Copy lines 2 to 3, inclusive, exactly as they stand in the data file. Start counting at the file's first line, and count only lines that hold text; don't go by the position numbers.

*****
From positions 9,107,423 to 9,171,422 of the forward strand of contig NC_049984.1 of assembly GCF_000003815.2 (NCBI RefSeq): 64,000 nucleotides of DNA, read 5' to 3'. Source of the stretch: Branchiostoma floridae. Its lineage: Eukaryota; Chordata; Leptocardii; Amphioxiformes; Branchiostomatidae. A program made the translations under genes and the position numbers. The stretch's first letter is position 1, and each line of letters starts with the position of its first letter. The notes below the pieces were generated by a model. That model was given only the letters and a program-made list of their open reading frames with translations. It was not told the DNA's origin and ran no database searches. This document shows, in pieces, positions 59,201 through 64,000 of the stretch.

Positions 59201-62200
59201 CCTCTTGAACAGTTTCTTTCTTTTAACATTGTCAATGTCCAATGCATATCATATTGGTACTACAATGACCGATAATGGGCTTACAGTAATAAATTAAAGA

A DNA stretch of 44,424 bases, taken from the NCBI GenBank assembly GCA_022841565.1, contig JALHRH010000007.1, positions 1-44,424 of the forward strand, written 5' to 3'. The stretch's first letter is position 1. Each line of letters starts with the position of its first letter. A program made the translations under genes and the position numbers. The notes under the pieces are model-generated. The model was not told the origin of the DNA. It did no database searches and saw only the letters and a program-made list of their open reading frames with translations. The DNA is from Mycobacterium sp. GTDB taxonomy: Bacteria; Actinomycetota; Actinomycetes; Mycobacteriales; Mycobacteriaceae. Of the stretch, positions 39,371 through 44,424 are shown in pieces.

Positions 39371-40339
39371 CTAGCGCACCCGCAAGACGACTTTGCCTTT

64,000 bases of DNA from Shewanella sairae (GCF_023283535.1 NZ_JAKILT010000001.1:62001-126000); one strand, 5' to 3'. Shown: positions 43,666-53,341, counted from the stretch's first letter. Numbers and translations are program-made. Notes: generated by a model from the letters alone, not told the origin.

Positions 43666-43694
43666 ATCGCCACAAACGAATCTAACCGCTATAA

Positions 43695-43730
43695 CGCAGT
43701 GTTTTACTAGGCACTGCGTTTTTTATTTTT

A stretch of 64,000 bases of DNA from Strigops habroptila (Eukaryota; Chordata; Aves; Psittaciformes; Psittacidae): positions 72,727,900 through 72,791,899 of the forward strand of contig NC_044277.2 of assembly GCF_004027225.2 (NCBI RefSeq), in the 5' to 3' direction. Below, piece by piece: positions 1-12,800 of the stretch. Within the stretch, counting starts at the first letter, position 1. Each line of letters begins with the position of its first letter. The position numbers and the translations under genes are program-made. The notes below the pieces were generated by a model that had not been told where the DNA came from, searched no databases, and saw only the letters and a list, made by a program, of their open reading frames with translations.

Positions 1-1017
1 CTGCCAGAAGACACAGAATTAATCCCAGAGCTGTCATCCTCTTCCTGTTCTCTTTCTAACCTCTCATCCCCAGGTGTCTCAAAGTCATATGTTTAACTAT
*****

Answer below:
Positions 59201-62200
59201 CCTCTTGAACAGTTTCTTTCTTTTAACATTGTCAATGTCCAATGCATATCATATTGGTACTACAATGACCGATAATGGGCTTACAGTAATAAATTAAAGA